Not only is adopting a pet a good deed, but you are giving your wallet a break. The initial cost of buying a pet from a pet store or breeder is staggering and does not include any other services or necessities. However, most adoption fees range between $50 and $100, including all required initial vaccinations, spaying or neutering and deworming. This is a huge potential cost benefit to the new owner. Still, owning a pet is a fairly significant financial commitment: The ASPCA estimates the lifetime cost of owning a pet averages $6,000 to $7,000 per pet for basic expenses such as food, supplies, preventative vet care, permanent identification and licenses.
Adopting an adult pet may be the right for you. Many adult shelter pets are already housebroken and some have had additional training. This is a savings of time and money for the new owner. Remember that any new animal will undergo an adjustment period with a new family, despite previous training.

Success Stories

Those who are in the business of animal rescue know it is hard work. There seems never to be enough time, money or space to accommodate all the unwanted pets. Many rescuers say they cannot stop thinking about all of the animals they are unable to save. What keeps those people forging ahead are the numerous success stories, those lasting bonds, those little glimmers of hope.
Janet Turner is founder and president of Cody and Company of Harrison Inc., a humane animal education program. Turner says that Cody, the animal for whom the nonprofit organization was named, was a mixed-breed dog left by the roadside when he was 3 or 4 months old. Turner took him in despite the numerous other dogs she cared for, both hers and those she fostered. Turner said Cody had a special way with kids and began visiting elementary school classrooms when he was 3 years old. Cody became a beloved mascot promoting animal care, responsibility and safety.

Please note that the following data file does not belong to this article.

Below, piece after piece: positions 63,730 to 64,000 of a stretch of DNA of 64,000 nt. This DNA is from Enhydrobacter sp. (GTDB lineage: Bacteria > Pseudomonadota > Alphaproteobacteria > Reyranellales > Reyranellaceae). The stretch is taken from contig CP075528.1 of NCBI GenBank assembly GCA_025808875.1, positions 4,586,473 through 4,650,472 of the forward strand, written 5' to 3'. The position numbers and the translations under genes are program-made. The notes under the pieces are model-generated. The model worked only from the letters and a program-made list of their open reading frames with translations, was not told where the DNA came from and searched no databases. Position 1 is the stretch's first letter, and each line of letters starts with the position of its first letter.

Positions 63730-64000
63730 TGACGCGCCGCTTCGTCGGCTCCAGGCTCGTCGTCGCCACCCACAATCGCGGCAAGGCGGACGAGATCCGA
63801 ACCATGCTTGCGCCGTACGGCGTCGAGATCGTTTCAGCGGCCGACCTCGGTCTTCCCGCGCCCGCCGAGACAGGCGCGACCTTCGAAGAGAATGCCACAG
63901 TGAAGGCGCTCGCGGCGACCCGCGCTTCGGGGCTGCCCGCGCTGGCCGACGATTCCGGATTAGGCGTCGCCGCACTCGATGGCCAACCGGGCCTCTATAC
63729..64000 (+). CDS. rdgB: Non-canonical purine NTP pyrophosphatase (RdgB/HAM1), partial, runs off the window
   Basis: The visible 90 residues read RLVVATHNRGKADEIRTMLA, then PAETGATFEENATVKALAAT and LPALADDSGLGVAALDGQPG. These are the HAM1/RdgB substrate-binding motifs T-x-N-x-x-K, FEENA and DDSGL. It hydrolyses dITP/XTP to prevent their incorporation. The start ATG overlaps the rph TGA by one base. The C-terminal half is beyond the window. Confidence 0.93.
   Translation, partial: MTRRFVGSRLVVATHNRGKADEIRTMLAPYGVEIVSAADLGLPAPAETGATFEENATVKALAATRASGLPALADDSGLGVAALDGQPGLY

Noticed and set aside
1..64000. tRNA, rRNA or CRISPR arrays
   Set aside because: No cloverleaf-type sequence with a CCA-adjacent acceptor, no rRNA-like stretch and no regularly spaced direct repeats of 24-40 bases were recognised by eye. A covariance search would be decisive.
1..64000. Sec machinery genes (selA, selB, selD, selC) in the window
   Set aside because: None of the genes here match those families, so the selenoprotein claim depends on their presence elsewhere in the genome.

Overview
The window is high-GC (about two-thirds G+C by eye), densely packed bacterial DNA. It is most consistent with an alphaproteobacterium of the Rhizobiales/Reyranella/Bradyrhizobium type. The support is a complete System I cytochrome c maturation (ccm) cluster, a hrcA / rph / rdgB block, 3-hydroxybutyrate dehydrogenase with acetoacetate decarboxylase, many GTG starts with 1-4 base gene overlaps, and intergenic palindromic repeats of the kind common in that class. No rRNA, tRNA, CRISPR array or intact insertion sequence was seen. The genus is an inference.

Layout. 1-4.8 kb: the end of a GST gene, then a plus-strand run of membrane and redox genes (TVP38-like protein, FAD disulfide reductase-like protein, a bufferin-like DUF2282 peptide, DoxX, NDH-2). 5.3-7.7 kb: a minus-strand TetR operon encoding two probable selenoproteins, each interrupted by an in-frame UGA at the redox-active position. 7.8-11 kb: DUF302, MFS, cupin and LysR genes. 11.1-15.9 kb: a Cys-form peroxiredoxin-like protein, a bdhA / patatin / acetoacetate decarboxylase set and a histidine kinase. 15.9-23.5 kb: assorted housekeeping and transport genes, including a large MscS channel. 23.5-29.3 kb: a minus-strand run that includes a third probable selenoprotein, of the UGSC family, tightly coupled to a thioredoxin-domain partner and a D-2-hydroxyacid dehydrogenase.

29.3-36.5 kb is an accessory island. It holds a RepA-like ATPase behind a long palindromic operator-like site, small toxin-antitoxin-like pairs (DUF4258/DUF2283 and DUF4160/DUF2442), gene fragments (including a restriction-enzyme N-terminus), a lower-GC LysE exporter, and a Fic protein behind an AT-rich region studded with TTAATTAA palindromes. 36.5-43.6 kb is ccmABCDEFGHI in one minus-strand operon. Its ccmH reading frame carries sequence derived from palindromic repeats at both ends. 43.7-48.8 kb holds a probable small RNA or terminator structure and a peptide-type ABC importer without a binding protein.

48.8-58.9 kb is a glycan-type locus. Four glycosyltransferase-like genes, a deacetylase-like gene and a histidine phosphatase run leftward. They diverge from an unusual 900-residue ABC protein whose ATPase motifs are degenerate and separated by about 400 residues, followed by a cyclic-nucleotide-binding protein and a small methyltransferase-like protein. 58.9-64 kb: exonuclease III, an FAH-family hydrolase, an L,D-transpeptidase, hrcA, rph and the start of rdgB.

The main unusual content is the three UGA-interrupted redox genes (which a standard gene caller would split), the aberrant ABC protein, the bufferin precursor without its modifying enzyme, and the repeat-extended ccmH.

Turner says this was Cody's lifelong job until he died of cancer when he was 13 years old. "The night before he died, I promised him that I would continue to do this," says Turner. "So we became incorporated as a nonprofit group and continue the program today."
Pets often fill a painful void or loneliness. Turner remembers an elderly man who had just lost his wife. The man was introduced to a little brown dog named Rusty, and they bonded instantly. Rusty had been abandoned by the roadside and was hit by a car. Initially the little dog was diagnosed with brain damage and was not expected to survive. However, Rusty recovered well, although he always walked crookedly. Turner says that dogs like Rusty, with injuries or ailments, are often harder to place in homes. In this case, however, the pair was inseparable. Each rescued the other.

1 comment:

  1. I agree but there is something that all pet owners should think about before bringing a pet home. Is the habitat suitable for the pet? I saw people raising San Bernard in a small hot apartment and they cannot see anything wrong about it. Or people that are all the time away and have no Indoor dog toilet and find themselves surprised each time when the dog messes the house (out of any other option). Having a pet is responsibility and caring for the it as you would for any other person that shares your house, in my humble opinion.